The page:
When Hola Arepa opened in 2014, its rum-heavy cocktail menu raised eyebrows.

"Some people were a little apprehensive," said Birk Stefan Grudem, one of the owners. "They thought of rum drinks as something really sugary. We just told them, 'Trust us. You'll like it, and if you don't, we'll get you something else.' "

Three years later, Grudem doesn't need a sales pitch.

Interest in the brown spirit has exploded, thanks to its increased availability, low price and an ever-swelling enthusiasm for craft cocktails. Rum selections are multiplying and tiki-influenced drinks are taking over menus once reserved for more polished liquors. Around the Twin Cities and beyond, rum is enjoying a full-fledged renaissance.

Why rum? Why now? Local bartenders and distillers say it's high time: We've done whiskey. We've done gin. And now we're ready for something new.

"Since about 2005, people in the industry have been making predictions that rum was going to be the next hot thing at bars," said Dan Oskey of Tattersall Distilling. "And it never was."

Until now, that is.

For a long time, rum had a bad rap. It was what you drank at the beach or the pool, swirled into a frozen sugar bomb that acted merely as a vehicle for getting sloshed.

In the Midwest — where the most Captain Morgan's is consumed in the nation, according to Info Scout, a consumer insight website — rum was spiced and syrupy, tossed into plastic cups of Coke and downed at frat parties. It certainly wasn't a serious spirit.

But beyond our borders, rum has been long appreciated as an extremely varied liquor with an affordable price tag.

The flavor of rum, originally developed in the islands off South America, can vary substantially based on whether the batch is made with sugar, sugar cane juice or molasses, how the sweetener was fermented and whether it was aged (and in what kind of barrel).

"It's the most varied category of spirit out there," Oskey said. "There are just so many really different kinds of rum."

Almost as inspiring? It's cheap. Rum that has been aged for 20 years can often be found for between $30 and $60 a bottle. A whiskey of that age would be closer to the $80 to $100-plus range.

"There are so many distilleries that have these really awesome products that are really cool and interesting, but aren't going to break the bank," Grudem said.

That's allowed bars to accumulate greater selections to experiment with — sometimes including as many as three different rums in a single drink. It's also encouraged patrons to try a variety of rums, all of which are affordable.

Hola Arepa started its cocktail program with about a dozen varieties of rum. Now, it boasts almost 40. Other bars have followed suit. In Minneapolis, Spoon and Stable is serving a rum old fashioned, a drink traditionally made with whiskey. Marvel Bar is whipping the spirit into blender drinks. At the Commodore in St. Paul, you can sip flights of rum. And local distilleries, including Tattersall and Norseman, are getting in the game, too.

"The spectrum of what people look for, are interested by, is so much different from it used to be," said Keith Mrotek, beverage director at Norseman Distillery. "People just have a desire for knowledge and want to try different things."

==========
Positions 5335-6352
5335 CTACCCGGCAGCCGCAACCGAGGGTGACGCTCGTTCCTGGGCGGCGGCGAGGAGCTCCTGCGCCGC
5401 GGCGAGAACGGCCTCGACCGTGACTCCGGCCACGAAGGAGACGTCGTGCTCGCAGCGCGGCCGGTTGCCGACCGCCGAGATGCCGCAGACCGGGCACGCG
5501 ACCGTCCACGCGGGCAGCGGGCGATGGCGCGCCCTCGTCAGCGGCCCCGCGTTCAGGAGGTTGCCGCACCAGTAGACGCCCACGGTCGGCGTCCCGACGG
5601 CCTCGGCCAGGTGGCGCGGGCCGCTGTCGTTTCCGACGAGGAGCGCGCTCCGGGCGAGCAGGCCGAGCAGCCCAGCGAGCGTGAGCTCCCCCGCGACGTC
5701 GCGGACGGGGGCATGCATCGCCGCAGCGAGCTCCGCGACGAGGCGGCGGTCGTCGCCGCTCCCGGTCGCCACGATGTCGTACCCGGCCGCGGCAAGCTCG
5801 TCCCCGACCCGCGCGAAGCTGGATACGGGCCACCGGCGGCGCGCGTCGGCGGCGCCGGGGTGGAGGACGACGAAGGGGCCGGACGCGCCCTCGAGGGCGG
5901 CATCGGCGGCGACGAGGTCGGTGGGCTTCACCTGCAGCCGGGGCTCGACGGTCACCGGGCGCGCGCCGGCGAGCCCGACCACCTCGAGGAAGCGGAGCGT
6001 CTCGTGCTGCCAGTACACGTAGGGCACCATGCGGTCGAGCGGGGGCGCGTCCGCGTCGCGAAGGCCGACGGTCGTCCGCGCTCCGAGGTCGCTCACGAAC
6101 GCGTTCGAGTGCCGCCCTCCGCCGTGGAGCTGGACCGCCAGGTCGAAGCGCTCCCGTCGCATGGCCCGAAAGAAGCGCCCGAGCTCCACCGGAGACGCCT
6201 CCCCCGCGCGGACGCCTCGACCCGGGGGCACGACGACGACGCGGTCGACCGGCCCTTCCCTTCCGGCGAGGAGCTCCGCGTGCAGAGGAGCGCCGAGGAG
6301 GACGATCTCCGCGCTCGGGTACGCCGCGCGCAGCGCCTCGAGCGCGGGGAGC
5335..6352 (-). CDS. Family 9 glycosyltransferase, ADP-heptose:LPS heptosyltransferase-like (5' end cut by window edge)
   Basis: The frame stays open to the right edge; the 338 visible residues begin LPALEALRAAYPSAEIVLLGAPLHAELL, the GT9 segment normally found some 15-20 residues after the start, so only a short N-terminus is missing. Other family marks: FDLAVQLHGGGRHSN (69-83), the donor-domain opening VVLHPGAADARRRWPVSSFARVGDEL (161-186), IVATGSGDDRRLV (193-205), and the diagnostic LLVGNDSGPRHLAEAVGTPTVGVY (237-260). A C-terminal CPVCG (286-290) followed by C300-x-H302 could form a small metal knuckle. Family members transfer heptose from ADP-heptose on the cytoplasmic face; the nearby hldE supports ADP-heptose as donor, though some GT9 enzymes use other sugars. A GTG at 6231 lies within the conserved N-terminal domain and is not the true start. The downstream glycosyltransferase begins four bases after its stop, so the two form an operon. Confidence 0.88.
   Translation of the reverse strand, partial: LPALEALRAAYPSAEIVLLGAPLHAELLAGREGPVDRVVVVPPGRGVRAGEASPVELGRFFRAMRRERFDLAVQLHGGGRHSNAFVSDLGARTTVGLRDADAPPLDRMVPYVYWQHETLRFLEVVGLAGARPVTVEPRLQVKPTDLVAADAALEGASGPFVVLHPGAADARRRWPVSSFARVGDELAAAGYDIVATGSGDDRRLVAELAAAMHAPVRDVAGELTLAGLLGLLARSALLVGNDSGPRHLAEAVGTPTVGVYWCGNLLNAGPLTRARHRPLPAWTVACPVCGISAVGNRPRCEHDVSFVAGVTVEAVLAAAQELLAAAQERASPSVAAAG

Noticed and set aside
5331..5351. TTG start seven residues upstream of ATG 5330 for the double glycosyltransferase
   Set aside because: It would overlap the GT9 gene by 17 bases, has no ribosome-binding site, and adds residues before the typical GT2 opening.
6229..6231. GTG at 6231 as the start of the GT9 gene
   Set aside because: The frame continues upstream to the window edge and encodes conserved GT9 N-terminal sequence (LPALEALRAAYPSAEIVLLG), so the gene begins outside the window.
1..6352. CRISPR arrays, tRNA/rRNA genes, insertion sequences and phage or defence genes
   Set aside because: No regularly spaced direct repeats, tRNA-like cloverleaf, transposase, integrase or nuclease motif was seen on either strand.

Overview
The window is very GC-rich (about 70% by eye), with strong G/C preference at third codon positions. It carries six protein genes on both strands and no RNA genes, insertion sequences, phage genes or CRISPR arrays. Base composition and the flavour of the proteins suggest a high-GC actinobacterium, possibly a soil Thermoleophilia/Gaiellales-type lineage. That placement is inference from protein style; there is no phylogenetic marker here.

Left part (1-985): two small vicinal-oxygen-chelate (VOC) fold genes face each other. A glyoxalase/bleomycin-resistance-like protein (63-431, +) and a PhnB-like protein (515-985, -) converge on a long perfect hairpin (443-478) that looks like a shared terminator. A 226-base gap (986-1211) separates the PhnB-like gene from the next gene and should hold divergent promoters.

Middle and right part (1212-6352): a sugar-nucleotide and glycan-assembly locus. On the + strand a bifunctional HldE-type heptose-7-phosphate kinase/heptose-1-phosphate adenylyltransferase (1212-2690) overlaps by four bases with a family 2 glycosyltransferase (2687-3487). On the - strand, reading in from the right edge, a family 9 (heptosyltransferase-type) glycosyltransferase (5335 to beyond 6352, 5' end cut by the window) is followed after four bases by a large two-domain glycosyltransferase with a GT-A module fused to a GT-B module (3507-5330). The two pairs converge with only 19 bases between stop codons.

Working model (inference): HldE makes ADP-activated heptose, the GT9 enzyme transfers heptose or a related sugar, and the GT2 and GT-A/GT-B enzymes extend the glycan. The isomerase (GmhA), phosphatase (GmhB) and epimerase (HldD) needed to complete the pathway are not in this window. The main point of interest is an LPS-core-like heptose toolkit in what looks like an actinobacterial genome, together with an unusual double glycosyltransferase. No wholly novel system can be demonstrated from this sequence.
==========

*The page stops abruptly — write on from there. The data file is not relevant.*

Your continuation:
The craft cocktailing explosion is unlikely to fade anytime soon, and drinkers are eager to hop on the latest booze train.

It just so happens that for now it's rum.


Serves 1.

Note: To make the honey syrup, combine equal parts sugar and honey. To make a simple syrup, heat equal parts water and sugar until sugar is dissolved, then cool. Creamier brands of canned coconut milk, such as Choakoh, which you can find in Asian grocery stores, work best. From "Rum: the Manual," by Dave Broom.

• 3/4 oz. (1 1/2 tbsp.) white rum

• 3/4 oz. (1 1/2 tbsp.) gold rum

• 1/2 oz. (1 tbsp.) fresh lime juice

• 1/2 oz. (1 tbsp.) falernum (a sweet syrup for tropical drinks)

• 1/2 oz. (1 tbsp.) honey syrup (or substitute simple syrup)

• 3/4 oz. (1 1/2 tbsp.) coconut milk

• Ice cubes

• Long strip of lime peel, twisted, for garnish


In a cocktail shaker, combine white and gold rum, lime juice, falernum, honey syrup and coconut milk. Shake together with ice cubes. Strain over fresh cubes into a rocks glass. Garnish with lime peel.

Nutrition information per serving:

Calories205Fat4 gSodium5 mg

Carbohydrates19 gSaturated fat3 gTotal sugars18 g

Protein0 gCholesterol0 mgDietary fiber0 g

Exchanges per serving: None.

Jungle Bird

Serves 1.

Note: If Jamaican rum is unavailable, any aged rum will do. This recipe calls for a simple syrup made with 2 parts sugar to 1 part water, unlike the traditional 1:1 ratio, but regular simple syrup will work in a pinch. To make a simple syrup, heat water and sugar together until sugar is dissolved, then cool. From "Rum: the Manual," by Dave Broom.

• 1 1/2 oz. (3 tbsp.) aged Jamaican rum (see Note)

• 3/4 oz. (1 1/2 tbsp.) Campari

• 3/4 oz. (1 1/2 tbsp.) fresh lime juice

• 3/4 oz. (1 1/2 tbsp.) simple syrup (see Note)

• 1 1/2 oz. (3 tbsp.) pineapple juice

• Ice cubes

• Pineapple wedge, for a garnish


Shake all the ingredients together and strain into a rocks glass (or specialty glass) with 1 cube. Garnish with pineapple wedge.

Nutrition information per serving:

Calories240Fat0 gSodium5 mg

Carbohydrates28 gSaturated fat0 gTotal sugars24 g

Protein0 gCholesterol0 mgDietary fiber0 g

Exchanges per serving: None.